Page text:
Sunday, March 22, 2009


There's not many of us who fall into that category. And the least of those are the crooks and scam-artists and half-wits who created this deepening financial crisis.

So if they believe they need million-dollar "retention" bonuses to fix the mess they created, I say let them walk. We really can't afford the expertise they have to offer.

With that in mind, Kevin Drum points us to Charles de Gaulle:

“The cemeteries of the world are full of indispensable men.”
Here, I'll go one better - Albert Einstein:

"We can't solve problems by using the same kind of thinking we used when we created them."
I find it highly unlikely that the only people who can rescue our sagging economy - AIG, for example - are the same ones who ran it into the ground.

For years, even decades, they've done an admirable job of bullying the American public into believing in the collective power of their financial genius. They could handle all the heavy lifting when it comes to futures or derivatives or stock options, we should just nod our heads and pass the collection plate.

And in theory, that makes sense.

What could Main Street know about our financial gears and levers and pulleys that Wall Street didn't? We were talking about business school stars, the best and brightest of our top colleges. People like me, well, I'm just a journalism graduate and something other than gifted when it comes to complex financial matters. They were the rightful gatekeepers of the American economy.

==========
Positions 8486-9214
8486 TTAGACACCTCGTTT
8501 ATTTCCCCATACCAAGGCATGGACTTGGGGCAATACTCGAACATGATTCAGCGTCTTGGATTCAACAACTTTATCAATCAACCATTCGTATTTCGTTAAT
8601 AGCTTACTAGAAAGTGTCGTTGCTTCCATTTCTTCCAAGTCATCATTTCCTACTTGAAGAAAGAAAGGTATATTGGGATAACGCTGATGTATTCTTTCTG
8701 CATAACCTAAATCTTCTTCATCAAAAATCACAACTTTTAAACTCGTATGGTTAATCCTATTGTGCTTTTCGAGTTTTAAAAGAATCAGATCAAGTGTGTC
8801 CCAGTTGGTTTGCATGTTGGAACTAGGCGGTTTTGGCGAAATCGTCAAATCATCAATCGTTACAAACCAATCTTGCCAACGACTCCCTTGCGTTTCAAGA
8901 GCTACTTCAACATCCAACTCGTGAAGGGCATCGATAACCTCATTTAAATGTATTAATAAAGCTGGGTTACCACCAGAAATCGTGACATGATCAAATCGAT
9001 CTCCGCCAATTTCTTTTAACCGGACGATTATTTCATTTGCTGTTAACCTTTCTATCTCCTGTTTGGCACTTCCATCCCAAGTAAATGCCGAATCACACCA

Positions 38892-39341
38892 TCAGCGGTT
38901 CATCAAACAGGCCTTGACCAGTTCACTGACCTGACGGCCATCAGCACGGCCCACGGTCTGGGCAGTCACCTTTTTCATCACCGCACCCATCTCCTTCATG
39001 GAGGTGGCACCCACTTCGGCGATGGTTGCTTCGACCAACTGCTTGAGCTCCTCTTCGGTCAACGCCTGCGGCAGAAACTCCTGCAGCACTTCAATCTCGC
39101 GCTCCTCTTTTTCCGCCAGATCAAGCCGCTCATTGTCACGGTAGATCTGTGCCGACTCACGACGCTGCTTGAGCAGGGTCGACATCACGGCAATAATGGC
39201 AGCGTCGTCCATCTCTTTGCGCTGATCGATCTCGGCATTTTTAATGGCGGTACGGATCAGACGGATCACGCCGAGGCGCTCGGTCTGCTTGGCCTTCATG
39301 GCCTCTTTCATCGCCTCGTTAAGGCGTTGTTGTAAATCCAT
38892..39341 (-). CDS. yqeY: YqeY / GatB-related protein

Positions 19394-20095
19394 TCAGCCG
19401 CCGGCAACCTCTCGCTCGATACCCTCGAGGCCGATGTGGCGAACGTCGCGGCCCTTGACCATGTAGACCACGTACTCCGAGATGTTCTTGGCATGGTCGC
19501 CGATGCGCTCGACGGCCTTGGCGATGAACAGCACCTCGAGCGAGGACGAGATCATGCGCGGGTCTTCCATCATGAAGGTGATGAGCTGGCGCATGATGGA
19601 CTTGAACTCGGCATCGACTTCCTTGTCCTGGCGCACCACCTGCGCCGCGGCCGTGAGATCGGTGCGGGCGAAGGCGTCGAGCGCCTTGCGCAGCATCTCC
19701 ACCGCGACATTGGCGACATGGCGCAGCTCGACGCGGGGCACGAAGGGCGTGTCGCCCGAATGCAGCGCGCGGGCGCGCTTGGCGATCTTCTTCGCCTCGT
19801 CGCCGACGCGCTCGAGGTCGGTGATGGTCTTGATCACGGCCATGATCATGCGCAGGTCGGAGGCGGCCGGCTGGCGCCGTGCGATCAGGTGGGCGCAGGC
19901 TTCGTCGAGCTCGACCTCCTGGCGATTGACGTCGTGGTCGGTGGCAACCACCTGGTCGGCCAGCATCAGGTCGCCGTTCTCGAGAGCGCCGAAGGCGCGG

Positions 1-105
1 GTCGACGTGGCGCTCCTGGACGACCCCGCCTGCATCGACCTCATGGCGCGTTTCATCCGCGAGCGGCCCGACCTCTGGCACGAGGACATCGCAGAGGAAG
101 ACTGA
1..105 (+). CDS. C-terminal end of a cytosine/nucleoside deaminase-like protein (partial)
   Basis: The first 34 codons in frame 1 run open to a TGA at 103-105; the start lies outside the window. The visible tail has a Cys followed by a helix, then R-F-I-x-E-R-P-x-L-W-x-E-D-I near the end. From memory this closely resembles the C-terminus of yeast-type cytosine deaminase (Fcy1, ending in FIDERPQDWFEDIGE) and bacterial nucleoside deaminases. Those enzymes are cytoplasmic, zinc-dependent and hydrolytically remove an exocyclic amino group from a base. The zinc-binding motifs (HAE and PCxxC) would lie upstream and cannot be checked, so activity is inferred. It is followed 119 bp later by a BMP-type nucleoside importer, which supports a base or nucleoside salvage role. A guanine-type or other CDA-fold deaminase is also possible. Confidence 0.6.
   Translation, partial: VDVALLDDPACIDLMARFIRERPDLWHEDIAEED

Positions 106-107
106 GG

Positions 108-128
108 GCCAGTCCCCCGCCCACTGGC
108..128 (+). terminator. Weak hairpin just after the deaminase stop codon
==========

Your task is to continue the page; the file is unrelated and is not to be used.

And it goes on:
Except they weren't. Hilzoy explains:

A couple of years ago, it would have been hyperbole to suggest that we would all be better off if the senior executives at all our major financial firms were people picked entirely at random out of the phone book. Now, it's arguably true. People picked at random would, admittedly, be likely not to have been to business school. They might not know a lot about futures or derivatives or put options. But so what? At least they might have been more likely to know that they were clueless, and a few of them might have had the common sense to ask questions like: will housing prices really go up indefinitely?

In any case, what's the worst they could have done? Bankrupted their companies with ludicrously risky gambles that fell apart once markets went south? Destroyed trillions of dollars in value? Brought the world financial system to the brink of collapse? Left taxpayers across the globe on the hook for trillions of dollars Bankrupted entire countries?

Oh, right.

Right. Save it.

Everything they own in a box. To the left. To the left.


Anonymous said...

haha, i love it. i've tried to wrap my mind around how all this happened, but that's when my brain starts turning to mush. it's unfathomable.

blackink said...

And that's the funny thing: I feel and have always felt the same way. To be honest, I know only the most minimal of things about our financial sector and its inner workings. Hell, I barely read the biz section of the paper.

I just always assumed that people who did and who worked on Wall Street knew what the hell they were talking about. And maybe they do.

But if they do, they should reveal that to the rest of us. Because at the moment, there's plenty of evidence to the contrary.